* SOG and ING appealed to the Full Court of the Federal Court. The appeals were unsuccessful, the Full Court affirming the decision of Emmet J.
* Special leave was granted to appeal to the High Court. The High Court's Decision
* Issue: The issues before the High Court were: o Is the claim admissible to proof against the company: s 553 of the Corporations Act?
o If so, is any potential liability owed to Mr Margaretic in his capacity as a member of the company, meaning that payment is postponed until other creditors are satisfied: s 536A of the Corporations Act?
o The High Court held by a 6:1 majority (Callinan J dissenting) in favour of Mr Margaretic, dismissing the appeal and answering the above questions yes and no. Section 553 - Admissibility to proof of claim Section 553 (1) of the Corporations Act is in the following terms: "(1) Subject to this Division, in every winding up, all debts payable by, and all claims against, the company (present or future, certain or contingent, ascertained or sounding only in damages), being debts or claims the circumstances giving rise to which occurred before the relevant date, are admissible to proof against the company."
* Did the circumstances giving rise to Mr Margaretic's claim occur before "the relevant date"? For current purposes, the relevant date was the date on which the directors appointed administrators to the company under Part 5.3A, being the day that the administration began.
* Hayne J observes that when Mr Margaretic purchased his shares he paid the market value for them. After appointment of administrators the shares became worthless but, there was a market for the shares until that point.
* The relevant conduct said to comprise the statutory breaches founding the claims (the non disclosures, misleading and deceptive conduct) occurred before the relevant date, but the loss was not apparent until the appointment of administrators. The "extinction of value" arose because of the administrators' appointment.
* His Honour held that this latter fact did not mean that the circumstances giving rise to the claim did not arise before the relevant date.
* If Mr Margaretic had known the relevant facts before SOG appointed administrators he would have had complete causes of action against SOG for identical relief. His claim would have been for damages representing the difference between the cost of purchase of the shares and the true value of what he bought as determined by a properly informed market (that is to say, he had a cause of action on purchase as he had bought a "lemon").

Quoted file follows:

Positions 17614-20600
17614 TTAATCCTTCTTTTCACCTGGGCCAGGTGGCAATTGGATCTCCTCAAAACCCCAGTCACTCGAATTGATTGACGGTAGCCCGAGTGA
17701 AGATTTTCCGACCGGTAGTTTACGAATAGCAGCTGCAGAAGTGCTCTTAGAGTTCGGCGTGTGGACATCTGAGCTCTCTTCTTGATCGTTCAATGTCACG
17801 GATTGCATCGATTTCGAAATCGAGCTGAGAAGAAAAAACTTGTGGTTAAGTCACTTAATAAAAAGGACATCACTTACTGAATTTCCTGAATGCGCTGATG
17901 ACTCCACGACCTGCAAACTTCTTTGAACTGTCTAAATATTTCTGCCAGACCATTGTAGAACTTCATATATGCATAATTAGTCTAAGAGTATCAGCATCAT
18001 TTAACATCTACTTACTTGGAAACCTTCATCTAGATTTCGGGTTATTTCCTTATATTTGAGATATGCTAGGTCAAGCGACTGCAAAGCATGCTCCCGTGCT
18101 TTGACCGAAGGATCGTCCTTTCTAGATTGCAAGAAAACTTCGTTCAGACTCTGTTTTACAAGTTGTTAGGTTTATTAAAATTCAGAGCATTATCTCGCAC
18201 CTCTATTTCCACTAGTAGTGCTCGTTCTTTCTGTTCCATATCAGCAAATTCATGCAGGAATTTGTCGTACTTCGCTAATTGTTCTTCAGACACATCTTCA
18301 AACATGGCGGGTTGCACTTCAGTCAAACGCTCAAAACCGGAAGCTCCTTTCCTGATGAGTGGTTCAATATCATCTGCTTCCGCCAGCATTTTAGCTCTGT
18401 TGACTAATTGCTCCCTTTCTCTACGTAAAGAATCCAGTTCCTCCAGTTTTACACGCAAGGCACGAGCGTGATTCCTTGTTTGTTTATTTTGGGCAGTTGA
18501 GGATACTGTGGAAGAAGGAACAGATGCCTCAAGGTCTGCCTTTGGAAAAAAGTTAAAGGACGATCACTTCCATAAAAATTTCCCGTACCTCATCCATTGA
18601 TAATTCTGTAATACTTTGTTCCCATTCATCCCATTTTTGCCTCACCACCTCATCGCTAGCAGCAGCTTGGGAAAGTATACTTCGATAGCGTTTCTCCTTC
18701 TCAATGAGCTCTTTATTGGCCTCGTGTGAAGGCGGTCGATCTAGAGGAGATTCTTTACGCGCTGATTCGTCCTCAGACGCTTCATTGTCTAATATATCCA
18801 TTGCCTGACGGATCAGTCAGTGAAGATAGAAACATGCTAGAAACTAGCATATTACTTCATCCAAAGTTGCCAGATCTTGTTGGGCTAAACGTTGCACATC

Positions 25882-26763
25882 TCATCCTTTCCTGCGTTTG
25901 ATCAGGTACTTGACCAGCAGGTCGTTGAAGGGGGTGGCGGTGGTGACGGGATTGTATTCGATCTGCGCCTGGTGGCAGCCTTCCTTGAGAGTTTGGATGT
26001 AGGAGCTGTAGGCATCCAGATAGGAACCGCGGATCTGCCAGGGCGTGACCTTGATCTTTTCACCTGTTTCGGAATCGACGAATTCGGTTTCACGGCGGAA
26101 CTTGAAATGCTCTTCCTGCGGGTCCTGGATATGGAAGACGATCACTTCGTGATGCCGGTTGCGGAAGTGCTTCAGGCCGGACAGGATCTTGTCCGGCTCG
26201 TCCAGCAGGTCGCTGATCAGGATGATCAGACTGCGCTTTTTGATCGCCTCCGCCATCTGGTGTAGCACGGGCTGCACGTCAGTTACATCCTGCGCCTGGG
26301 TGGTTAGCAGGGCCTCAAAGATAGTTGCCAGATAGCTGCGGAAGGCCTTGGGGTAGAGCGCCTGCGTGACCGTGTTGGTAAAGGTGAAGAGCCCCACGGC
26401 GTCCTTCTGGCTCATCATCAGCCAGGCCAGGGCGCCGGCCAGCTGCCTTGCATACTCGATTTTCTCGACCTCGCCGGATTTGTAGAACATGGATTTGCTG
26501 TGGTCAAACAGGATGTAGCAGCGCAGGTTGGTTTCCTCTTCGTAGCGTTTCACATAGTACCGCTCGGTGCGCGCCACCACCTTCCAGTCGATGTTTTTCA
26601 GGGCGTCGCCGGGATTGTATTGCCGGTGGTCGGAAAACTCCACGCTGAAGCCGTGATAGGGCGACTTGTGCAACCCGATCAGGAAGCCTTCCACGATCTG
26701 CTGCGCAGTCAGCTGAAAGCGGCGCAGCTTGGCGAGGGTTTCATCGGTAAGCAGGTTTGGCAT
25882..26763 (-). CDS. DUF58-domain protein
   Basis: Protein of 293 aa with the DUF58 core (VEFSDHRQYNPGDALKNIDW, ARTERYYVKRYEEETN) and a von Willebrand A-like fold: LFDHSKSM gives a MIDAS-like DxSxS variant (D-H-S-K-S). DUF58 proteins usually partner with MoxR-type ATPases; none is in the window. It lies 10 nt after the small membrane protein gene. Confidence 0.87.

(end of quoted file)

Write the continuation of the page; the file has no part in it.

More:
* Hayne J puts it in the following terms: o "It follows that, although the agreed facts demonstrate that the appointment of administrators reduced the value of Mr Margaretic's shares to zero, his claim is one the circumstances giving rise to which occurred before the administrators' appointment. Had the facts upon which Mr Margaretic now relies been known then, they would have been known to the whole market, not just him, and he would have had the same claim he now makes. His knowledge of the relevant facts bears only upon whether he makes a claim; his knowledge of those facts does not bear upon whether he has a claim. His claim is of a kind that is within s 553 of the 2001 Act."
Section 563A - Is "debt" owed in capacity as member Section 563A is in the following terms: "Payment of a debt owed by a company to a person in the person's capacity as a member of the company, whether by way of dividends, profits or otherwise, is to be postponed until all debts owed to, or claims made by, persons otherwise than as members of the company have been satisfied."
* Whilst any liability would be a debt owed to a member does it follow that it would be owed to Mr Margaretic in his capacity as a member?
o The majority answered this question in the negative. Gleeson CJ summarises the position as follows:
? What determines the present case is that the claim made by the respondent is not founded upon any rights he obtained or any obligations he incurred by virtue of his membership of the first appellant. He does not seek to recover any paid-up capital, or to avoid any liability to make a contribution to the company's capital. His claim would be no different if he had ceased to be a member at the time it was made, or if his name had never been entered on the register of members. The respondent's membership of the company was not definitive of the capacity in which he made his claim. The obligations he sought to enforce arose, by virtue of the first appellant's conduct, under one or more of the statutes mentioned in the earlier description of the respondent's claim. o Hayne J makes the following observations:
? "...absent specific legislation giving subscribing members particular remedies as members, no distinction is to be drawn between shareholders who complain that a company's deceit or misleading or deceptive conduct induced them to acquire shares in the company according to whether that acquisition was by subscription or transfer.
? In the present case, the obligation which Mr Margaretic seeks to enforce is not an obligation which the 2001 Act creates in favour of a company's members. The obligation Mr Margaretic seeks to enforce, in so far as it is based in statutory causes of action, is rooted in the company's contravention of the prohibition against engaging in misleading or deceptive conduct and the company's liability to suffer an order for damages or other relief at the suit of any person who has suffered, or is likely to suffer, loss and damage as a result of the contravention. In so far as the claim is put forward in the tort of deceit, it is a claim that stands altogether apart from any obligation created by the 2001 Act and owed by the company to its members. Those claims are not claims "owed by a company to a person in the person's capacity as a member of the company". Status of Houldsworth and Webb Distributors